DMAE (dimethylaminoethanol) was released in the 1950s as a medication specifically for ADHD to increase both dopamine and norepinephrine. Since so little was known about ADHD, it didn’t sell well. When the FDA wanted further clinical trials, Riker Labs, the company that owned the patent, didn’t think it was worthwhile and released it into the public domain. DMAE is now an orphan drug and no longer requires a prescription. Some people swear by it while others think the effect is a placebo. Although DMAE is available as a supplement, it probably works better when it’s combined with other ingredients to enhance neurotransmitter levels, such as in the product Neurotone (more below). Here’s a link to more information on DMAE.

The amino acids tyrosine and phenylalanine are called precursors, meaning your brain needs a sufficient amount of each in order to produce more dopamine and norepinephrine. The two are usually combined into a single supplement, one of the best being Brain Energy. You can take one tablet twice a day or two tablets in the morning.

Although a deficiency of the neurotransmitter acetylcholine is not part of ADHD, our brains need this neurotransmitter to balance the rest of them. In addition, there have been good clinical trials showing that merely boosting acetylcholine will improve memory and concentration. Citicoline, taken twice daily, can be used with other ADHD supplements.

For ADHD supplementation, you get best coverage and take the fewest number of pills by combining Brain Energy with a second product called Neurotone. This a combination of ingredients that have shown positive results for focus and concentration. Neurotone contains the DMAE and Citicoline mentioned above, plus Acetyl-L-Carnitine, Phosphatidyl serine, DHA (an omega-3 critical for brain health), gingko biloba, ginseng, and ashwagandha.

The price may seem high, but if you calculate purchasing the ingredients separately, Neurotone is actually a bargain.

To enhance your nutritional supplement vocabulary, know that supplements used for brain function enhancement are called nootropics, from the Greek “mind-bending.” They’re also called smart drugs or cognitive enhancers.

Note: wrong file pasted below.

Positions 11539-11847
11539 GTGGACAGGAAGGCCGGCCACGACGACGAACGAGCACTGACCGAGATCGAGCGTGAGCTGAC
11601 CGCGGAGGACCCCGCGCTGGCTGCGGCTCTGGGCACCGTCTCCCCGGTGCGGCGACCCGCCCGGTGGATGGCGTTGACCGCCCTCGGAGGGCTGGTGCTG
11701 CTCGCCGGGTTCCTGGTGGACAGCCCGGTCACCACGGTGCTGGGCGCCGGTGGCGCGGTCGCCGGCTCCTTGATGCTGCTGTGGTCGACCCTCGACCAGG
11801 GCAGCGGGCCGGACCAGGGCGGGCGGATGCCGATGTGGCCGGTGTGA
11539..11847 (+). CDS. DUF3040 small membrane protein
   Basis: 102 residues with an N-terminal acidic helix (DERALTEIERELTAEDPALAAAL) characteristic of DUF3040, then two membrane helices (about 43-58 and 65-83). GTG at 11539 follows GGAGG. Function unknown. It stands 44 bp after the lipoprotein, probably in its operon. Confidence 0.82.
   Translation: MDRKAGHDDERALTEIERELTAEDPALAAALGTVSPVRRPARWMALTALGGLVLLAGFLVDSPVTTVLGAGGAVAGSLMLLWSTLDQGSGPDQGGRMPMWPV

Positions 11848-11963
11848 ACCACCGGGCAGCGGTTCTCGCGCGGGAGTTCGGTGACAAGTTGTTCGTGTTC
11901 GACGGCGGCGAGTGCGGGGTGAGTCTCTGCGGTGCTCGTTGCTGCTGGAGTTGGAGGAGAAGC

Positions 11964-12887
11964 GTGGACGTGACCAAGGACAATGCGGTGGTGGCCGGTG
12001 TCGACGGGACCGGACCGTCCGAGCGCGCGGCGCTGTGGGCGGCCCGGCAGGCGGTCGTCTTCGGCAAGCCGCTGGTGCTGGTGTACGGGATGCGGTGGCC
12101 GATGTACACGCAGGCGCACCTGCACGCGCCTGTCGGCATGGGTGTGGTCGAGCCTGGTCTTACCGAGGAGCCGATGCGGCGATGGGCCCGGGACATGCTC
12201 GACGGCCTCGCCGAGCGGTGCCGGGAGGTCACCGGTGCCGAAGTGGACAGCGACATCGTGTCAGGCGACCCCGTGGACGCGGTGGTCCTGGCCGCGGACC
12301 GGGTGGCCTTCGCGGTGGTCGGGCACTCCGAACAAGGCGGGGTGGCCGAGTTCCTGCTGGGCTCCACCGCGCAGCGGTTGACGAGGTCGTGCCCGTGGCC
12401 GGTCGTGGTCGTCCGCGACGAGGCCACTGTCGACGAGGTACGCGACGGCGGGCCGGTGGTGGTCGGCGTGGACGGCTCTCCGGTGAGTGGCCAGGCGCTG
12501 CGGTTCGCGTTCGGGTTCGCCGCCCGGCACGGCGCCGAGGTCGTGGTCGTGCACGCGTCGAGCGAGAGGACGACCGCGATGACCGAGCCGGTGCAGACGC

Taking several supplements for one specific condition in an attempt to cover all your bases is termed stacking supplements. The combined ingredients of Neurotone and Brain Energy create an ADHD “stack.”

Okay, enough with the pills!

Here are some steps for ADHD that require no pill swallowing
Try a food sensitivity elimination diet. Sometimes (though not often), there’s a food culprit. If you feel calmer after a couple of weeks on the elimination diet, reintroduce one food group every few days to locate the offender. Also, avoid artificial colors and preservatives and reduce sugar and other simple carbs, found in refined-flour products.

Concentration exercises  Concentration can be a major challenge for people with ADHD, but I’ve seen a few people reduce or even eliminate their meds using meditation and exercises. Here’s an excellent list from a website whose name made me laugh out loud. The 11 exercises described are all excellent.

Neurofeedback  This is a form of biofeedback in which you control your brain waves rather than more common biofeedback efforts in which you control heart rate, breathing, or muscle tension. As of 2017, there’s been some doubt about the effectiveness of neurofeedback for ADHD. I’ve certainly had patients tell me it was highly effective for themselves or for a child. Others are dubious. Most agree neurofeedback is time-consuming and expensive.